[gardeners] Icky-Sticky-Funny-Runny Compost

Tom Clothier (gardeners@globalgarden.com)
Wed, 10 Dec 1997 10:11:49 -0600

No Lillian, I don't make it or sell it.  But I do write it, as anyone knows who has seen my

This seems like a good day (snowing heavily outside) to describe three of the plants that I
grew in the
vegetable garden this summer. Seeds are available for trade.

Solanum integrifolium, aka 'ruffled tomato' or 'tomato egg plant' looks exactly like S.
melongena 'eggplant' as it grows.  Leaf shape, stems, etc. are identical.  The flower is white
instead of purple, and not quite as large in overall diameter.  The fruit starts out a rich
bright green, about as large as a goose egg, but then turns a brilliant orange red color that
is most attractive.  I think the fruit is edible, but I didn't find anything in it that I
wanted to eat.  It's worth growing for its ornamental value, is not fussy, and relatively care
free to grow.  The fruit is comfortable to hold or play catch with, and I suspect that a pair
of them would make a remarkably realistic addition to certain public statuary.  Photo is at:

Momordica charantia, aka 'balsam pear' or 'bitter melon' is a well behaved vine that climbs
with tendrils.  It is not as vigorous as Ipomoea or Dolichos, though it did grow to 15 ft. high
here in Chicago.  The fruit is light green, covered with lumpy-bumps, 5 to 7 inches long, and
must be picked before the blossom end begins to change color.  When overripe, it turns orange
throughout, except for the seeds.  The seeds are shaped like heraldic shields and are encased
in a dark red slimy jelly. The fruit opens of its own accord
to reveal the red globs contrasting with the orange flesh.  It is worth seeing but not much
more.  Yes, the fruit can be made edible by picking green, removing seeds, blanching, salting,
rinsing, blanching, salting, rinsing, pureeing, etc. until all of the vitamins and minerals
have been thoroughly disposed of.  While edible, it is only the illusion of food.  This is a
first class weight control substance which would benefit many Americans.  I took 8 or 9 fresh
fruits to the local Chinese restaurant.  I handed them to the dining room hostess, and said
"flee, no mony".  She said, "wait here".  A few minutes later, she returned with a sack of
takeout food that provided two meals.  I protested, she insisted.  Wait until next year, I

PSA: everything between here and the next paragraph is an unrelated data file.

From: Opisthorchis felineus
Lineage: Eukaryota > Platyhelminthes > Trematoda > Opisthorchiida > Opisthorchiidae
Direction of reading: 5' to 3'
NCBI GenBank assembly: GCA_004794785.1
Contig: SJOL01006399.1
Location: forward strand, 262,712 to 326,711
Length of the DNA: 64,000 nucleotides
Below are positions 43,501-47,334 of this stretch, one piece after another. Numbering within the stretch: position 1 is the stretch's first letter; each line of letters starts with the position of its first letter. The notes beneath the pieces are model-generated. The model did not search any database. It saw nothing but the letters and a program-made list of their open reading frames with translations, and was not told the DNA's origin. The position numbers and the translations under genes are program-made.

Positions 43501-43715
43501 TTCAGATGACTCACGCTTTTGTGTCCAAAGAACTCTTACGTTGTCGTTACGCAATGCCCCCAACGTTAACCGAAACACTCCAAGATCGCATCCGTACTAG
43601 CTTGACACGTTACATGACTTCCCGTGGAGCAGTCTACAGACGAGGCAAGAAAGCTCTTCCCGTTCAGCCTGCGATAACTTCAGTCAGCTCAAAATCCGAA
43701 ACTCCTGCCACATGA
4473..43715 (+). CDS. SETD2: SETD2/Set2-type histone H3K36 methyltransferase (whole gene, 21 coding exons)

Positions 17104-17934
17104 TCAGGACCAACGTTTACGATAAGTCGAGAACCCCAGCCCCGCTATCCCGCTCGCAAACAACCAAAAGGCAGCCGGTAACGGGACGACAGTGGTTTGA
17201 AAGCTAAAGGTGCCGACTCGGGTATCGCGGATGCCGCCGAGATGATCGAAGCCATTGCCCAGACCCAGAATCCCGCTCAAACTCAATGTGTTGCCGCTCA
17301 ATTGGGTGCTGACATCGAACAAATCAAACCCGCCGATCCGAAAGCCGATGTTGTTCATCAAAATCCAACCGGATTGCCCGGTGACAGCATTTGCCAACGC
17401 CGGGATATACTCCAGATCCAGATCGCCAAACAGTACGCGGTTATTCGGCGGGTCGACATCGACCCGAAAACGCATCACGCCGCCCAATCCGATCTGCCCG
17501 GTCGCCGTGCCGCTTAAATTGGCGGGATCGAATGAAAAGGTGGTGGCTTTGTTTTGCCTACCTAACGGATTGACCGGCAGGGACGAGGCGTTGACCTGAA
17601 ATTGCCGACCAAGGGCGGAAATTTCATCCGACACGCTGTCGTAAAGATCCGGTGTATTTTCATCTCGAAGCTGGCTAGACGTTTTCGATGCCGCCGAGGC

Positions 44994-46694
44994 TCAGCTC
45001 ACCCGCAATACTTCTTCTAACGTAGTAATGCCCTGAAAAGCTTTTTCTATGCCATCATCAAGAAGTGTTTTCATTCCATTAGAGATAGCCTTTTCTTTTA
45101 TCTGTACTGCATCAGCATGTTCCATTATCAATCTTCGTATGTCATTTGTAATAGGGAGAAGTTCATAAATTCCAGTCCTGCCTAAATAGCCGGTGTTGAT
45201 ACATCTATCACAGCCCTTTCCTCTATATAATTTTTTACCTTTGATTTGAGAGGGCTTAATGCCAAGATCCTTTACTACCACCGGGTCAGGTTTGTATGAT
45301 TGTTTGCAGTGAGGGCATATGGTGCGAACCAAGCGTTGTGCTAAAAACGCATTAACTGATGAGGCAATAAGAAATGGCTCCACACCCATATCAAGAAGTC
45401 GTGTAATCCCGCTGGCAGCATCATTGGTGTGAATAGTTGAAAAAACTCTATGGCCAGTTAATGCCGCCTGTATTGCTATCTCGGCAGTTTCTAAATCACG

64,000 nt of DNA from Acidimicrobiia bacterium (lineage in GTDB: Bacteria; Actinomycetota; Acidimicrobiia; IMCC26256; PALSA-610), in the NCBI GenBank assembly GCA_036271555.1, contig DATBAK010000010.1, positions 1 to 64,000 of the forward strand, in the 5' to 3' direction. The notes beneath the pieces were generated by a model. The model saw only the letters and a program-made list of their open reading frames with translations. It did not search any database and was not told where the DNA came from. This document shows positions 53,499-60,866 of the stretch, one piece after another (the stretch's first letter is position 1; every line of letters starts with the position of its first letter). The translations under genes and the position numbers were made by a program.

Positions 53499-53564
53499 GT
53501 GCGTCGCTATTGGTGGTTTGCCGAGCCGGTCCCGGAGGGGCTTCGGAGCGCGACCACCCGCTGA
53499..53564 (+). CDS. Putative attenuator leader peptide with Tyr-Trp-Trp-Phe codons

thought, see if it works again with something different.

Cucumis metuliferus, aka 'horned melon' or 'kiwano' is not your typical cucumber.  The vines
grow faster than Kudzu, and it is clear to me that they could even span large bodies of water. 
Photo of plant and fruit available - same URL as above.  The have a long growing season before
producing small yellow flowers; I had to hack away at them every day to keep them in bounds. 
As you walk by them, they throw little fiberglass hairs at you which stick in your skin for
several days.  I found that a 3 x 6 ft shield of 1/4 inch plywood between the plant and the
garden path solved the problem of daily access to the rest of the garden.  I never should have
put it so near the gate. The fruit is so carefully hidden, that you cannot watch it develop. 
At harvest time, I put on full rain gear with balaclava and sou'wester.  But, I couldn't pick
up the fruit.  The horns each carry a razor sharp spine and are positioned so that there is no
space for thumb and forefinger without bloodletting.  Besides, the fruit while only 6 to 8
inches long is so heavy that you could not hold it with fingers alone anyway.  After re-arming
myself with leather work gloves inside of welding gloves, I gathered about 30 of those alien
football spaceships.  I cut one in half with a machete, looking for something to eat.  What I
found was a lot of seeds and a lot of juice.  Allowed to ripen to a nice golden color, I
understand that the juice is a pleasant combination of watermelon, papaya, and guano flavors. 
Unfortunately, you have to take your harvest to the automobile junkyard compressor to extract
the juice.

I always thought that "third-world" was an economic expression, but now I think of it as the
set of places where "edible" is not part of the vocabulary.

zone 5a, NE Illinois, -21F Min

p.s.  with thanks to Margaret L. for her services as a reference librarian.